• Temporomandibular Joint Therapy

  • Do you have frequent headaches, ear aches. tender jaw muscles, or a dull, aching facial pain? Does your jaw lock or stray to one side when you open your mouth? These aches and pains may be related to the jaw muscles and the jaw joint, called the temporomandibular joint or “TMJ”.  These painful condtions are often called “TMD” for temporomandibular disorders.


    Two joints and several jaw muscles help open and close the mouth.  The joints and muscles work together when you chew, talk and swallow.  These structures include muscles and ligaments, the jaw bone, and the mandible (lower jaw) with two joints the TMJ’s.  The temporomandibular joints are among the most complex joints in the body.

    These joints work together to make different movements, including a combination of rotating and gliding action used when we chew or talk. Several muscles help open and close the mouth.  They control the lower jaw (mandible) as it moves forward, backward, and sideways. Both TM joints are involved in these movements. Each TM joint has a disc between the ball and socket.  The disc cushions the load when the jaw opens widely or performs rotating and gliding movements. Any problem that prevents this complex system of muscles, ligaments, discs and bones from working together properly may result in pain.

    What Causes TMD?

    Several condtions contribute to TMD. These can be quite varied and often difficult to pinpoint and in some cases not possible to clearly determine the cause. The joints, ligaments, and muscles used for chewing and grinding food may all be involved.

    Some TM problems result from arthritis, dislocation or injury.  Muscles that move the joint are also subject to injury and disease. One of the most common causes is a disharmony or lack of stability in the way your teeth fit together –the bite–.

    Signs and Symptoms

    • Pain in or around the ear that may sometimes spread to the face.
    • Tender jaw muscles.
    • Clicking or popping noises when you open or close your mouth.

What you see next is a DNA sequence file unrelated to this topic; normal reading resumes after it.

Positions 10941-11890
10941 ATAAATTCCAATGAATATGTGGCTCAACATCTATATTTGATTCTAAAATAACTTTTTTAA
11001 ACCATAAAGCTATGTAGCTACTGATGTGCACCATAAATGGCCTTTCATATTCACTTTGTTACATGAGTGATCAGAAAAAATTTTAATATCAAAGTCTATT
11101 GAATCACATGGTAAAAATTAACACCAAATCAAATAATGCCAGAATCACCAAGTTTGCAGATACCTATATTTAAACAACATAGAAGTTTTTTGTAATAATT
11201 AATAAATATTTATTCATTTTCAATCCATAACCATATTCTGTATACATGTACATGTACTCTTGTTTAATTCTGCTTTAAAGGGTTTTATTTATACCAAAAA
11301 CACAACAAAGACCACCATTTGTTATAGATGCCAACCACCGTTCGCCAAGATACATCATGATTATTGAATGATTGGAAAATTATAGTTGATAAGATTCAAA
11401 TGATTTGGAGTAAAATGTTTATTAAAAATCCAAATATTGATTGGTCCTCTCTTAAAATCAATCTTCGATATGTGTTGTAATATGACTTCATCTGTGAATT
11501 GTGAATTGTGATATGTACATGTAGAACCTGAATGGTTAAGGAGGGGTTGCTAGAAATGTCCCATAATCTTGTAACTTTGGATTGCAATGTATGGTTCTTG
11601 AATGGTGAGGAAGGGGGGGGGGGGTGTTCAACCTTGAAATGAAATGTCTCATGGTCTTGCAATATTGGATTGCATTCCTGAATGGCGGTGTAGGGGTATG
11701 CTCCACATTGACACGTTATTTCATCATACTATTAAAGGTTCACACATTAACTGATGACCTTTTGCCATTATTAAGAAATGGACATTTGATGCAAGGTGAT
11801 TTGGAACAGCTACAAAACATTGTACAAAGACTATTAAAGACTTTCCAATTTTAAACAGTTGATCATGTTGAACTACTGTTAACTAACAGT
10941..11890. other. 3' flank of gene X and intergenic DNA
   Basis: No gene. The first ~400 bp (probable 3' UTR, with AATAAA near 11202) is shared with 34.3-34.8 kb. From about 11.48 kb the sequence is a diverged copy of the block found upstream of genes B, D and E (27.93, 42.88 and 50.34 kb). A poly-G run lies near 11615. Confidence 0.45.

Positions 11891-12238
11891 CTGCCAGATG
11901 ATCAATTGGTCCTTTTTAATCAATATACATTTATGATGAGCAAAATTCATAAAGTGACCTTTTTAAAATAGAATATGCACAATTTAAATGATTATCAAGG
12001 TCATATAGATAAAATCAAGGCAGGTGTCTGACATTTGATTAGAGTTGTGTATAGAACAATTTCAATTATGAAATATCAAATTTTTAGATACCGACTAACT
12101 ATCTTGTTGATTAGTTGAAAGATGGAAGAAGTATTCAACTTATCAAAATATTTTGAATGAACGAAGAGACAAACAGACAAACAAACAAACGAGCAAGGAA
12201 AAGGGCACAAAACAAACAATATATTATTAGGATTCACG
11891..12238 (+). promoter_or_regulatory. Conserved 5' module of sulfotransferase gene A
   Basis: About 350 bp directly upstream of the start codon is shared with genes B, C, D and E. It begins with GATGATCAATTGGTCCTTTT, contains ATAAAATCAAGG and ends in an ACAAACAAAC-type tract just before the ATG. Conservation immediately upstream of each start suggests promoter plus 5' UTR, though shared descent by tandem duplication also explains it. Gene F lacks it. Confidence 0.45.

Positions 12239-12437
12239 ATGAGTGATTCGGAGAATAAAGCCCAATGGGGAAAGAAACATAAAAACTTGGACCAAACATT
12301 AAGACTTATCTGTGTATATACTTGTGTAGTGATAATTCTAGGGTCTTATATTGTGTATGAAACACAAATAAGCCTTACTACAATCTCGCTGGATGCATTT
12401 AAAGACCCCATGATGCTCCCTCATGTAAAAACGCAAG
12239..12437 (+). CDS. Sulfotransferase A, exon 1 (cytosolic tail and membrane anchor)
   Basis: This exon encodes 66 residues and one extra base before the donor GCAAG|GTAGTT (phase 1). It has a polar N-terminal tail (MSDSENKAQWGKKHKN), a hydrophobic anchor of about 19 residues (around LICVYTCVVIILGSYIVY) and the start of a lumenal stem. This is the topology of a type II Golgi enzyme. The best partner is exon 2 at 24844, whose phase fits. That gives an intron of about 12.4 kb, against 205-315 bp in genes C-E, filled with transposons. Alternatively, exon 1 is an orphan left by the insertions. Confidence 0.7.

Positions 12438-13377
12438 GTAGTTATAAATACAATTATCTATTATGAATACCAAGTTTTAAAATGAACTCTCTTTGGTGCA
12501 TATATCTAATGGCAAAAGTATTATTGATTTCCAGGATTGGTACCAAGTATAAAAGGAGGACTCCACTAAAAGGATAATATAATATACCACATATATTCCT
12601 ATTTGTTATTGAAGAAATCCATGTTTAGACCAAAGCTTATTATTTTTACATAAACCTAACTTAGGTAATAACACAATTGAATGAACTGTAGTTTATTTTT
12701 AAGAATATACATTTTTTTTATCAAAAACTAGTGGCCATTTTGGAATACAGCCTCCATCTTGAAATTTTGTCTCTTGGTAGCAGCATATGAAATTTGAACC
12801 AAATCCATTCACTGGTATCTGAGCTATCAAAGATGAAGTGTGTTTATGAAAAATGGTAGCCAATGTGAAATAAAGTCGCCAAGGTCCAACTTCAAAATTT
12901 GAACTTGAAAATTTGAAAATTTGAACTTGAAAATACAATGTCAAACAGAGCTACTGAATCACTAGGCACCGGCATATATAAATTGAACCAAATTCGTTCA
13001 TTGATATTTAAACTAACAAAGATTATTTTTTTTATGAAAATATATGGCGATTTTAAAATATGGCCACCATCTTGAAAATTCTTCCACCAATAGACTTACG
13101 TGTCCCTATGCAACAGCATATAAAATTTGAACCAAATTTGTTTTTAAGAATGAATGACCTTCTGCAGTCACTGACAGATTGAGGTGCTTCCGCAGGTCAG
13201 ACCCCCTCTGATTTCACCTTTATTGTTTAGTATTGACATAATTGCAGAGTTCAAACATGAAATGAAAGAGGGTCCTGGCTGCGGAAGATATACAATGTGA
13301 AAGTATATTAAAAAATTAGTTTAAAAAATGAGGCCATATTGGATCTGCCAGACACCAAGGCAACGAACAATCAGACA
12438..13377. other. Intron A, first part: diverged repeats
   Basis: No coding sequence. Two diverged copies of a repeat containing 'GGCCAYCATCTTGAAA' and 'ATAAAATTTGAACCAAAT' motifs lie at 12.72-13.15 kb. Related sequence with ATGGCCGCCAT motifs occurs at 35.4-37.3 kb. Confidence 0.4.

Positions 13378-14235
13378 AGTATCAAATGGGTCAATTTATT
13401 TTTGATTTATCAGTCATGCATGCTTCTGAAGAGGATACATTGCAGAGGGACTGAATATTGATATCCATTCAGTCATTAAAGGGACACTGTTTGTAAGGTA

• Difficulty opening your mouth.
    • Jaw joints that don’t feel quite right– a feeling as if they are “locked”, “stuck”, or they “go out”.
    • Pain when you chew, yawn or open your mouth wide.
    • Headaches or neckaches



    Some patients may experience symptoms and have no apparent loss of function. They can eat and speak without problems.  However, others slowly get worse and require treatment to relieve the pain and restore joint function.

    There are several ways TMD is treated.  Dr Alterman will do a careful evaluation of your joints and muscles.  This examination will include a complete medical history , x-rays and models or “casts” of your teeth to see how your bite fits together.

    Commmon recommendations include:

    • Modifying the pain with moist heat to painful areas
    • Taking medications including muscle relaxants, analgesics or anti-inflammatory drugs
    • Excercises to stretch the jaw muscles
    • A soft diet may be recommended for a short period of time.


    TMJ Exam

    • Thorough history
    • Palpate muscles of mastication (chewing muscles)
    • Palpate joint (check for clicking, popping, grating)
    • Joint Loading test
    • MRI

    A TMJ screening is done routinely with check-up exam. We perform the complete TMJ exam on patients who suffer from TMD symptoms.


    Treatment is decided upon on a case by case basis but may include one or more of the following:

    • Occlusal Splint
    • Occlusal equilibration (adjusting bite) after a thorough occlusal evaluation
    • Medications
    • Physical therapy
    • Surgery

    Practicing relaxation techniques

    Decreasing harmful clenching or bruxing ( grinding ) by wearing a special bite plate that prevents the teeth from touching.

    Selective grinding on some teeth to correct an uneven or improper bite

    Orthodontic treatment may also be needed to reduce problems caused by poorly aligned teeth.

    When all else fails jaw surgery may be an option.  It is usually reserved for advanced cases when no other treatment plan has worked and the patient still experiences pain. Dr. Alterman works with multiple oral surgeons that he will refer to in these advanced cases